Four to six months after the injection, the total number of hot flashes wasn't significantly different between the real- and sham-treated groups, but the number of moderate to severe hot flashes was cut in half for women who got the real nerve block (52%) compared with just 4% for the women who got the sham injection. What's more, the intensity of the hot flashes dropped 38% for the women who got the real nerve block, compared with just 8% for those who got the sham injection.

"A few small studies suggested that this treatment had potential, but this is the first study to show that this hot flash treatment really is better than placebo. The nerve blocks could prove very helpful for women with a history of breast cancer, as well as for women who prefer not to use hormones or other drugs for hot flashes," says NAMS Executive Director Margery Gass, MD.


Story Source:

The above story is based on materials provided by The North American Menopause Society (NAMS). Note: Materials may be edited for content and length.


Journal Reference:

  1. David R. Walega, Leah H. Rubin, Suzanne Banuvar, Lee P. Shulman, Pauline M. Maki. Effects of stellate ganglion block on vasomotor symptoms. Menopause, 2014; 1 DOI: 10.1097/GME.0000000000000194

Cite This Page:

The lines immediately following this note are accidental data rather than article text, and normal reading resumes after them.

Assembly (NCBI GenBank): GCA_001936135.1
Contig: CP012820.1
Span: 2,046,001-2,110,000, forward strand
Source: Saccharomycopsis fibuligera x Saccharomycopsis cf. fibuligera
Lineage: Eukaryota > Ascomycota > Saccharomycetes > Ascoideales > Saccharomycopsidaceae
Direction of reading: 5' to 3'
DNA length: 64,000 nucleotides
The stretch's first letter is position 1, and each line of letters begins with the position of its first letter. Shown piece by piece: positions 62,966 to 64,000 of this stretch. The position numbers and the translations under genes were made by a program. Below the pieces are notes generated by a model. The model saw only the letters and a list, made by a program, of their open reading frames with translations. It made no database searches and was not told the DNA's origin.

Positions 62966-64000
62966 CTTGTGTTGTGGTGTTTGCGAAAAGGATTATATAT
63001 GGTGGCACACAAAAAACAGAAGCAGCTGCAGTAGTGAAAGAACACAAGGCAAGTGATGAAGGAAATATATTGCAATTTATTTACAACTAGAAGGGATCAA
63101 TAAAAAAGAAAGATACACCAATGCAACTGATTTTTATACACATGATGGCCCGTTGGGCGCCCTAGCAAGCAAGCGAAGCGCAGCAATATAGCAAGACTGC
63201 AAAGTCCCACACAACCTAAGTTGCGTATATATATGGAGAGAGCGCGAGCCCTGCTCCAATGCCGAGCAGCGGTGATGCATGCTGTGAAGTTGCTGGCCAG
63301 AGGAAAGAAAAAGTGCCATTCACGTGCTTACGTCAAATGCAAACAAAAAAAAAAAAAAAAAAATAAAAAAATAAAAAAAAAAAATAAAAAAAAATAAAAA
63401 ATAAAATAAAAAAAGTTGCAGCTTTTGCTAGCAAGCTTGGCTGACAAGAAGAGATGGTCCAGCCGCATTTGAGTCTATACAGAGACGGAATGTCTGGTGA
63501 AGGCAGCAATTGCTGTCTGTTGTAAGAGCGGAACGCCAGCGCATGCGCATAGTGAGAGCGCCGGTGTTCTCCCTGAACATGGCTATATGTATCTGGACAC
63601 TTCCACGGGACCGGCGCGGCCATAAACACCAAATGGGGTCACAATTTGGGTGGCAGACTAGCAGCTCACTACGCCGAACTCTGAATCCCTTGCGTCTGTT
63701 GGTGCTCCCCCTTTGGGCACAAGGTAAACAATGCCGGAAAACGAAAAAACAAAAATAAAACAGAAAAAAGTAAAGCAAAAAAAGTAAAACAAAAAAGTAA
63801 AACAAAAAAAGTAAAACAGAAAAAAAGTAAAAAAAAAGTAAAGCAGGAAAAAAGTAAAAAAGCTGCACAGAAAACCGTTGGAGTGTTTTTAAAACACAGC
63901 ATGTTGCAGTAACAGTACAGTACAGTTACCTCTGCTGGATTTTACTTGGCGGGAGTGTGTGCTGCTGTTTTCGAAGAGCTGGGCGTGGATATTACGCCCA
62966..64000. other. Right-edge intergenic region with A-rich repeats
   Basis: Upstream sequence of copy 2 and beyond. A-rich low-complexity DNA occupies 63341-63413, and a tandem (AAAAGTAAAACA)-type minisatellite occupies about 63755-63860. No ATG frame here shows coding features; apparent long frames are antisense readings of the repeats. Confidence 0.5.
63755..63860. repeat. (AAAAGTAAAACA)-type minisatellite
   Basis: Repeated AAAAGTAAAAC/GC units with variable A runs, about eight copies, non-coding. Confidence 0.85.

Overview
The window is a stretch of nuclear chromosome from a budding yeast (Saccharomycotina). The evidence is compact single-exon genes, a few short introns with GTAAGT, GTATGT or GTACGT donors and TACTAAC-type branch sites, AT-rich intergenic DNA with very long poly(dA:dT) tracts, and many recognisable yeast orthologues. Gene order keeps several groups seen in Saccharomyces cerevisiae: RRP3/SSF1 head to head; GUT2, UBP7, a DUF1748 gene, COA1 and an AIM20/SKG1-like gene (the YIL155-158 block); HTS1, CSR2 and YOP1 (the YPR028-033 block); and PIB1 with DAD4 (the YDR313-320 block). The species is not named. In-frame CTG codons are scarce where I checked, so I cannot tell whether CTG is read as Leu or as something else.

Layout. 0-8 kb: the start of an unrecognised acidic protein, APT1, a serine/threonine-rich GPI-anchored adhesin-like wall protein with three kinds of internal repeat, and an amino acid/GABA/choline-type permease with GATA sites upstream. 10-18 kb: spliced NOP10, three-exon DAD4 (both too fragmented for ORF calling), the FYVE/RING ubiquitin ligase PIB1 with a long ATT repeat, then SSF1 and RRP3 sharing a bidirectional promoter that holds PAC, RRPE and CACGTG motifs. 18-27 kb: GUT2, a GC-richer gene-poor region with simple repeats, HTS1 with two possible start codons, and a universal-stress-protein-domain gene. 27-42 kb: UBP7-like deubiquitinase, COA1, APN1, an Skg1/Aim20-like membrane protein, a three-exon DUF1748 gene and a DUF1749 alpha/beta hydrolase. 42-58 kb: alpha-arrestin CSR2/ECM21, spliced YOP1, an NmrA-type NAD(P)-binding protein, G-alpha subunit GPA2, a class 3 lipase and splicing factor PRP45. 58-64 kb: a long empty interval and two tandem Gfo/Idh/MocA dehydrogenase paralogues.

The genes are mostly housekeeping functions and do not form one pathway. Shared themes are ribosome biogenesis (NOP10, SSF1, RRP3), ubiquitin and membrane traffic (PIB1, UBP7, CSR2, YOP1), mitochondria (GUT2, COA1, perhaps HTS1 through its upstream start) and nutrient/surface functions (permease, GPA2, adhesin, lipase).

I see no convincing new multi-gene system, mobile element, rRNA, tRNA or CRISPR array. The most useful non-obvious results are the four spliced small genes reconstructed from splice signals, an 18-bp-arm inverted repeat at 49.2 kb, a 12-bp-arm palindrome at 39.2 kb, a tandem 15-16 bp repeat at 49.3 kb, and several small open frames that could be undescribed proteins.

The North American Menopause Society (NAMS). "Nerve block eases troublesome hot flashes for menopausal women." ScienceDaily. ScienceDaily, 5 February 2014. <www.sciencedaily.com/releases/2014/02/140205080042.htm>.
The North American Menopause Society (NAMS). (2014, February 5). Nerve block eases troublesome hot flashes for menopausal women. ScienceDaily. Retrieved October 25, 2014 from www.sciencedaily.com/releases/2014/02/140205080042.htm
The North American Menopause Society (NAMS). "Nerve block eases troublesome hot flashes for menopausal women." ScienceDaily. www.sciencedaily.com/releases/2014/02/140205080042.htm (accessed October 25, 2014).

Share This



More Health & Medicine News

Saturday, October 25, 2014

Featured Research

from universities, journals, and other organizations


Featured Videos

from AP, Reuters, AFP, and other news services

Texas Nurse Nina Pham Cured of Ebola

Texas Nurse Nina Pham Cured of Ebola